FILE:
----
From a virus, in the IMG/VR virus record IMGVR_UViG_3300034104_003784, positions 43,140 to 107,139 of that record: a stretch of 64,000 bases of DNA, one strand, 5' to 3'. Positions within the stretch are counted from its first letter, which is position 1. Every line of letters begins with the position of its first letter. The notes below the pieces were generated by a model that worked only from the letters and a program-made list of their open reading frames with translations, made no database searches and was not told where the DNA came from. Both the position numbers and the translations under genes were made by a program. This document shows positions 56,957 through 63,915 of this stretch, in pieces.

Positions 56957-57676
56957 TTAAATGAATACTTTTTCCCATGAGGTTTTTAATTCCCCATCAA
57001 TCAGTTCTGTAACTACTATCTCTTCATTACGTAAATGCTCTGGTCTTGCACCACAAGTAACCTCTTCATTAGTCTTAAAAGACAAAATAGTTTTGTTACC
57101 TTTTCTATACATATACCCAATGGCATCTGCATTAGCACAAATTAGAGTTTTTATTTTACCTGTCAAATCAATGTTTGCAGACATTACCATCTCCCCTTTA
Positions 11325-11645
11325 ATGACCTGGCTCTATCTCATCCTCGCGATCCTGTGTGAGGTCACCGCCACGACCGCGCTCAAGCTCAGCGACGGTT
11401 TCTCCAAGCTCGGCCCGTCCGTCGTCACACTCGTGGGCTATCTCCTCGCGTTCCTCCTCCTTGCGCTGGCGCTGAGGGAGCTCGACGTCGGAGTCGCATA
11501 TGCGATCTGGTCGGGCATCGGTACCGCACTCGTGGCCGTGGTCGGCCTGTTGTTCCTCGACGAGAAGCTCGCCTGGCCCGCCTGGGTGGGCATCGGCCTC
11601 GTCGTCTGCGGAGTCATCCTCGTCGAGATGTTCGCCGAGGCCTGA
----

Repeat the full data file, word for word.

From a virus, in the IMG/VR virus record IMGVR_UViG_3300034104_003784, positions 43,140 to 107,139 of that record: a stretch of 64,000 bases of DNA, one strand, 5' to 3'. Positions within the stretch are counted from its first letter, which is position 1. Every line of letters begins with the position of its first letter. The notes below the pieces were generated by a model that worked only from the letters and a program-made list of their open reading frames with translations, made no database searches and was not told where the DNA came from. Both the position numbers and the translations under genes were made by a program. This document shows positions 56,957 through 63,915 of this stretch, in pieces.

Positions 56957-57676
56957 TTAAATGAATACTTTTTCCCATGAGGTTTTTAATTCCCCATCAA
57001 TCAGTTCTGTAACTACTATCTCTTCATTACGTAAATGCTCTGGTCTTGCACCACAAGTAACCTCTTCATTAGTCTTAAAAGACAAAATAGTTTTGTTACC
57101 TTTTCTATACATATACCCAATGGCATCTGCATTAGCACAAATTAGAGTTTTTATTTTACCTGTCAAATCAATGTTTGCAGACATTACCATCTCCCCTTTA
Positions 11325-11645
11325 ATGACCTGGCTCTATCTCATCCTCGCGATCCTGTGTGAGGTCACCGCCACGACCGCGCTCAAGCTCAGCGACGGTT
11401 TCTCCAAGCTCGGCCCGTCCGTCGTCACACTCGTGGGCTATCTCCTCGCGTTCCTCCTCCTTGCGCTGGCGCTGAGGGAGCTCGACGTCGGAGTCGCATA
11501 TGCGATCTGGTCGGGCATCGGTACCGCACTCGTGGCCGTGGTCGGCCTGTTGTTCCTCGACGAGAAGCTCGCCTGGCCCGCCTGGGTGGGCATCGGCCTC
11601 GTCGTCTGCGGAGTCATCCTCGTCGAGATGTTCGCCGAGGCCTGA